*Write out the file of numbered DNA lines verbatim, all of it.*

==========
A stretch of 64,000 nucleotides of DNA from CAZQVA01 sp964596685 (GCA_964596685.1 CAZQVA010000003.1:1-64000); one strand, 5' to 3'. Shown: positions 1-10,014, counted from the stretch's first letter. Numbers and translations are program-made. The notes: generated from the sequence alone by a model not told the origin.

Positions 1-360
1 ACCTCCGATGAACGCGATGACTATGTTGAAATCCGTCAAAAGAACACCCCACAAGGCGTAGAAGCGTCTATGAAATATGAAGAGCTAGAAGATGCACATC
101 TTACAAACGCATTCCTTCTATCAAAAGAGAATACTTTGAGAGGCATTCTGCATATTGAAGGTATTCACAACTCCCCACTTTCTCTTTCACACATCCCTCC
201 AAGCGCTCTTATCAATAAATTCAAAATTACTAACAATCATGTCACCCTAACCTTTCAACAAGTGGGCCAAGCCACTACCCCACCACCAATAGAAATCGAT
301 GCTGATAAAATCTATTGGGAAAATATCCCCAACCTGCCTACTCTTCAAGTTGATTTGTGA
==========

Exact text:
A stretch of 64,000 nucleotides of DNA from CAZQVA01 sp964596685 (GCA_964596685.1 CAZQVA010000003.1:1-64000); one strand, 5' to 3'. Shown: positions 1-10,014, counted from the stretch's first letter. Numbers and translations are program-made. The notes: generated from the sequence alone by a model not told the origin.

Positions 1-360
1 ACCTCCGATGAACGCGATGACTATGTTGAAATCCGTCAAAAGAACACCCCACAAGGCGTAGAAGCGTCTATGAAATATGAAGAGCTAGAAGATGCACATC
101 TTACAAACGCATTCCTTCTATCAAAAGAGAATACTTTGAGAGGCATTCTGCATATTGAAGGTATTCACAACTCCCCACTTTCTCTTTCACACATCCCTCC
201 AAGCGCTCTTATCAATAAATTCAAAATTACTAACAATCATGTCACCCTAACCTTTCAACAAGTGGGCCAAGCCACTACCCCACCACCAATAGAAATCGAT
301 GCTGATAAAATCTATTGGGAAAATATCCCCAACCTGCCTACTCTTCAAGTTGATTTGTGA